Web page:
Friday, July 6, 2007

What's so special about orchids!!

Click on the image for enlarged view

To begin with, I had to look for the question ... What is an orchid??? ...

Orchids are the largest family of angiosperms [flowering plants] in the world. It has more than 1,000 genus and 30,000 species ... In fact 10% of all known species of flowering plants are orchids. Most familiar orchids are those found in tropical regions.

Orchids are considered the most evolved of the flowering plants. These plants have evolved to have specialized requirements for habitat. Each orchid species will germinate and grow only when these habitat requirements are optimal. Orchids are also unique in their methods of fertilization, seed production, germination, and pollination strategies.

* Orchids are considered monocots , distinguished from other angiosperms by having only one cotyledon, or the leaf that first emerges from the seed. Monocots typically have flower parts in groups of three or six, and this is exemplified by the structure of the orchid flower. Altough orchids display considerable polymorphy and structural diversity they have very similar floral pattern ...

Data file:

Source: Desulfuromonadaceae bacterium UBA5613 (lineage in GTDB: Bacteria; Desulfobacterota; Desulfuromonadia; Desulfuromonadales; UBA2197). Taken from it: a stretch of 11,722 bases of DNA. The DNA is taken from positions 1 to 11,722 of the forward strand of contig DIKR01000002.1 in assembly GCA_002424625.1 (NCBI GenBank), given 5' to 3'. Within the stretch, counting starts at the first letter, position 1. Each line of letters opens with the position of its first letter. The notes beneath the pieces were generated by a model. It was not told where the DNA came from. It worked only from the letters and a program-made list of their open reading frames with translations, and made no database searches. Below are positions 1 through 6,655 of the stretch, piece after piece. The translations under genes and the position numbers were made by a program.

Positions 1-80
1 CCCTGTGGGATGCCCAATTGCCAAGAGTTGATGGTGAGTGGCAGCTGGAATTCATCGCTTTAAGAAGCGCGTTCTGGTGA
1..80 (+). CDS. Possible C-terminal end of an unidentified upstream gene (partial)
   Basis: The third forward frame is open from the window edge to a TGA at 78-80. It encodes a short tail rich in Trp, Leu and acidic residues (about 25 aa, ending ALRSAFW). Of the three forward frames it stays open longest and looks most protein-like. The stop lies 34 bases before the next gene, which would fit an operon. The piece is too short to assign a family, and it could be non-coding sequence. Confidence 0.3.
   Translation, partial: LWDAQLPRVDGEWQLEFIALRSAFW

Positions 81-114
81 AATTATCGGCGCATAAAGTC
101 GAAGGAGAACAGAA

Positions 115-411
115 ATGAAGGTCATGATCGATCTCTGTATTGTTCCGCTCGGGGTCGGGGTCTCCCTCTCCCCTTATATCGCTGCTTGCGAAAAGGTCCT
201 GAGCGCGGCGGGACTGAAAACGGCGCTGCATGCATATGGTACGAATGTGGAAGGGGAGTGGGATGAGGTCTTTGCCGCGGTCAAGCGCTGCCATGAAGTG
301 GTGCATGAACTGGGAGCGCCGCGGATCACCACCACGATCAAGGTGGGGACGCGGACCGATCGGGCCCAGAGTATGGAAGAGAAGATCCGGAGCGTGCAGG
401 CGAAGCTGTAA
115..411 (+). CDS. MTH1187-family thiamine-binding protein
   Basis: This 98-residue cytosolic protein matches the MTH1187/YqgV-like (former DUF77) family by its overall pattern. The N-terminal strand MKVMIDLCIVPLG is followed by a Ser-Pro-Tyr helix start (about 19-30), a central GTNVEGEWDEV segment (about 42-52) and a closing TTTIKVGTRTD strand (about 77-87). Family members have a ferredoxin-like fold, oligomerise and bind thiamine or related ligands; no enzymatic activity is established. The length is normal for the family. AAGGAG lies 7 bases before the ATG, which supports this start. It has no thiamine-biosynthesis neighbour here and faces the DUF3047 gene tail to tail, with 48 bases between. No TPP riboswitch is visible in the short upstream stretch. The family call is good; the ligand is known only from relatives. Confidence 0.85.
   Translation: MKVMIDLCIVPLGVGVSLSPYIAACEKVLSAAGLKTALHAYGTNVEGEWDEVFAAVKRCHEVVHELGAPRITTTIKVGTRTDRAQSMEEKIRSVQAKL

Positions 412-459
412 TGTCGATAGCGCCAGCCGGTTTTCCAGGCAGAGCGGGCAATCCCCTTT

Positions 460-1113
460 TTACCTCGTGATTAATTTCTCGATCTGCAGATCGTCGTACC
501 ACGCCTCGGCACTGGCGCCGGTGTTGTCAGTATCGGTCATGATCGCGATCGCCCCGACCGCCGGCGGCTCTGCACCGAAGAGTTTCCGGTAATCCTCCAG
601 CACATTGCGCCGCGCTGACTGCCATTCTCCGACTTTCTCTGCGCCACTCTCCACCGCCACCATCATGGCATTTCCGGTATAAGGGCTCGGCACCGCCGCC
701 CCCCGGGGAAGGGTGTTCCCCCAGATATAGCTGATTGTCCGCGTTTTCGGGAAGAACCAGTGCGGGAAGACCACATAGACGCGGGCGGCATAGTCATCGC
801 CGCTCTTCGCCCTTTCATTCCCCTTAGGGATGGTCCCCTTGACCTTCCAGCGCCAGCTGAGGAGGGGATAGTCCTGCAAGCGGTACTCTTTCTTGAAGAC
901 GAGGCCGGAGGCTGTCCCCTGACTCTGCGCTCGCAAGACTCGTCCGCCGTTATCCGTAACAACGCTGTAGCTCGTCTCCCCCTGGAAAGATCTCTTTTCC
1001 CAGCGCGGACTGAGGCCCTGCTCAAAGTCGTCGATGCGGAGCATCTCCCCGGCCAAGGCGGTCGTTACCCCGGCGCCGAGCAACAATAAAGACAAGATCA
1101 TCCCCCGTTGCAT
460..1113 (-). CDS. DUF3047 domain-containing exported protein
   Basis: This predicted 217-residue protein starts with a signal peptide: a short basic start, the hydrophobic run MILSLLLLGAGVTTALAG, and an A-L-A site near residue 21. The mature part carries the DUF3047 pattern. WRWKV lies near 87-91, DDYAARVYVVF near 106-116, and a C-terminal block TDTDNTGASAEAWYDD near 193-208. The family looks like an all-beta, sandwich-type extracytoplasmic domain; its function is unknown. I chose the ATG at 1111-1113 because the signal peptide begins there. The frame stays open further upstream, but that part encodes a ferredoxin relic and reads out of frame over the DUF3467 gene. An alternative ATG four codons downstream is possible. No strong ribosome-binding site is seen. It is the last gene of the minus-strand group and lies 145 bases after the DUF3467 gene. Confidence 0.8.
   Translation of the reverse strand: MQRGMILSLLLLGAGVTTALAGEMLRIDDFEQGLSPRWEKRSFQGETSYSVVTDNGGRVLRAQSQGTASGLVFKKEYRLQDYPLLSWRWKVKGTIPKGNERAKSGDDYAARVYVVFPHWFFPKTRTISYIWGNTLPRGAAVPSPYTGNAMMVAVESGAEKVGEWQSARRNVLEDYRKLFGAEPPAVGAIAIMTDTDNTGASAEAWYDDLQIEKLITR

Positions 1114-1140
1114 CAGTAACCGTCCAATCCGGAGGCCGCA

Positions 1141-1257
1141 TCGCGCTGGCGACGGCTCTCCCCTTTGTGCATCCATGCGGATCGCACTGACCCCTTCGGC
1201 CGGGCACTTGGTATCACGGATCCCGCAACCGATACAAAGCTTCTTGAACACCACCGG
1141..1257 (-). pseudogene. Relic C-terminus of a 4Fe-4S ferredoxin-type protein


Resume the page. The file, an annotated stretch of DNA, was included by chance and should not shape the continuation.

* The perianth of an orchid flower consists of six tepals, which are arranged in two similar or dissimilar whorls ... Three sepals [outer floral whorls] and three petals [inner floral whorls] ... All the sepals are alike ... and the two lateral petals are also alike. But one of the three petals, is typically quite different from the others ... It is called labellum or lip ... It is usually larger and different in color and shape, often being lobed or cupped.

* The labellum, which often acts as a landing platform for the orchid pollinator, may attract the pollinator to the flower through particular color patterns and shapes to which the pollinator responds in particular ways.

* Orchids are distinguished from other plants by fusion of their reproductive parts into a column [stamen-male & pistil-female], this column /stalk is found at the center of the flower, opposite the lip ... and is called gynostemium / column ...

* The pollen is not granular, as it is in most flowering plants, but is aggregated together in a number of masses, or sacs, that vary in texture from mealy to horny.

* The flowers are zygomorphic , which means they are bilaterally symmetric ...

* The flower stem twists around during development Orchids.

* The leaves of orchids are narrow and undivided ...

* All orchid species are reliant upon mycorrhizal associations with various fungi to complete their lifecycle. In general, orchid mycorrhizal fungi decompose organic matter and subsequently translocate the obtained nutrients via their hyphae to the orchid. Because most orchid seeds are extremely tiny with no food reserves (endosperm lacking), they will not germinate without such a symbiont to supply nutrients in the wild.

* They grow from the Arctic to the Equator and south in all the continents except Antarctica.

Reference: The Family Orchidaceae, click here ...


Anonymous said...

Thanks for the information about orchids and their speciality. I was looking for just the same!

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